Seattle lawyer hopes local victims might join class action
By AMY ROLPH P-I REPORTER
Source: Seattle PI
A Seattle lawyer has filed a class-action lawsuit in response to a nationwide pet food recall and growing concern over the potential health threat to thousands of pets.
"We've been getting swamped with calls and e-mails," said Tom Baisch, an attorney with the Seattle-based law firm Myers and Company, which filed the lawsuit Monday in federal court.
An Oregon man whose cat died two weeks ago is the only plaintiff in the lawsuit now, but Baisch said he hopes he soon will be able to add Washington victims.
A handful of other lawsuits have been filed in the United States and Canada against Menu Foods Ltd., based in a Toronto suburb. The lawsuits are expected to stir debate over the monetary value of beloved animals, and how much emotional hardship a pet owner stuffers when an animal dies.
Last week, Menu Foods recalled cans and pouches of pet food with gravy sold under brand names such as Iams, Eukanuba and retailers' own labels after linking pet deaths with the food.
So far, the Food and Drug Administration has officially tied the company to the deaths of 13 cats and one dog, but there have been widespread reports of kidney failure in pets, and many people contend that their animals died after eating the contaminated food.
The VCA Veterinary Specialty Center of Seattle and the Capitol Hill Animal Clinic are among the local clinics that suspect they've treated animals suffering from pet-food related illnesses.
Ann Brudvik, a veterinarian at Woodhaven Veterinary Clinic in Edmonds, hasn't treated any pets affected by the food, but she said the recall is causing a huge amount of concern for veterinarians.
Jacques Brunisholz of La Conner used to feed his dog Iams dry food, but the 9-year-old Bernese mountain dog got sick twice in the past two weeks. Although dry food isn't on the recall list, Brunisholz said he's not taking any chances.
"He has been his old happy self since he recovered last Friday, and we feed him only 'real foods' anymore," Brunisholz wrote in an e-mail.
Many local animal care workers have pointed out that it can be difficult to tell if an animal is sick because of contaminated food or another cause.
Menu Foods said Thursday it's no closer to confirming whether substances in its pet foods have actually caused animals to suffer kidney failure.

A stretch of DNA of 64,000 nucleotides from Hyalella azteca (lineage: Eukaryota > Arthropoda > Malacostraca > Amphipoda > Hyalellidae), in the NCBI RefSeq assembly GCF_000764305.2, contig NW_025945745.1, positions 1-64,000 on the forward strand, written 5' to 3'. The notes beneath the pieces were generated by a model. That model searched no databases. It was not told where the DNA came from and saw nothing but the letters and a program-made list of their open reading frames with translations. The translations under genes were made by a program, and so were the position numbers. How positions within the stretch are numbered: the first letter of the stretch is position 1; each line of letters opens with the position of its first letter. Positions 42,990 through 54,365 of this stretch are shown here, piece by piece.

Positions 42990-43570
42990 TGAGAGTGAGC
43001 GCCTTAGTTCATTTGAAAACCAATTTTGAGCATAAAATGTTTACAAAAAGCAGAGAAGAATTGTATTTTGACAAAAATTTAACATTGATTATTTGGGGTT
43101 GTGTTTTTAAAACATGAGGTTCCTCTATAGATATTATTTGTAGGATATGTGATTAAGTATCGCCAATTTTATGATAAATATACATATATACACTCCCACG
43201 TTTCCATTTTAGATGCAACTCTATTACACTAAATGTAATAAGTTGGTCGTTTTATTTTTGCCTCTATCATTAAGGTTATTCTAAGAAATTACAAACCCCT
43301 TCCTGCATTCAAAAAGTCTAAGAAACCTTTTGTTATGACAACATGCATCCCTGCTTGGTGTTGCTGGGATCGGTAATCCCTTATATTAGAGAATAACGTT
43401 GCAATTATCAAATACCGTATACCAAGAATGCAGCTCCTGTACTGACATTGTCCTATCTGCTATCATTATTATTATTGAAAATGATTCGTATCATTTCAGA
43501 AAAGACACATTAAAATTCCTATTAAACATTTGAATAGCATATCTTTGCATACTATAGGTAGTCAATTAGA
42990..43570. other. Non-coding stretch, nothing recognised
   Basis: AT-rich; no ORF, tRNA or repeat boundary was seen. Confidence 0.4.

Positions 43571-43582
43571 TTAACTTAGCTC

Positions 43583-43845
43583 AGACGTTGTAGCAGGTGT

The company hired university scientists and independent laboratories to help it find out what is making animals ill, but tests have come up negative for a variety of potential causes, including heavy metals, mold and bacteria, Menu Foods spokesman Sam Bornstein said.
An FDA investigation focused on wheat gluten, but Menu Foods has declined to identify the suspect ingredient, and said a switch to a new supplier coincided with customers' complaints.
"We continue to test exhaustively all of the ingredients and the finished product," Bornstein said.
Separately, the animal rights group People for the Ethical Treatment of Animals is seeking criminal investigations of Menu Foods and of a Procter & Gamble Co. Iams brand factory to find out when they knew a Menu pet product might be harming pets.
I added the bold to this article. I thought that part was the most interesting part of this article. Although this issue is completely wrong and unacceptable as well as any other event that causes harm to an animal it is exactly issues like this that get in the public eye that creates punishment and stricter punishment through laws and judges who pass down sentences to those who break the law. I hope that good does come out of this fucked up event and this company suffers a large financial penalty and the people who knew about this serves a lot of jail time. I value your opinions on this issue and have opened up a thread in the forums here: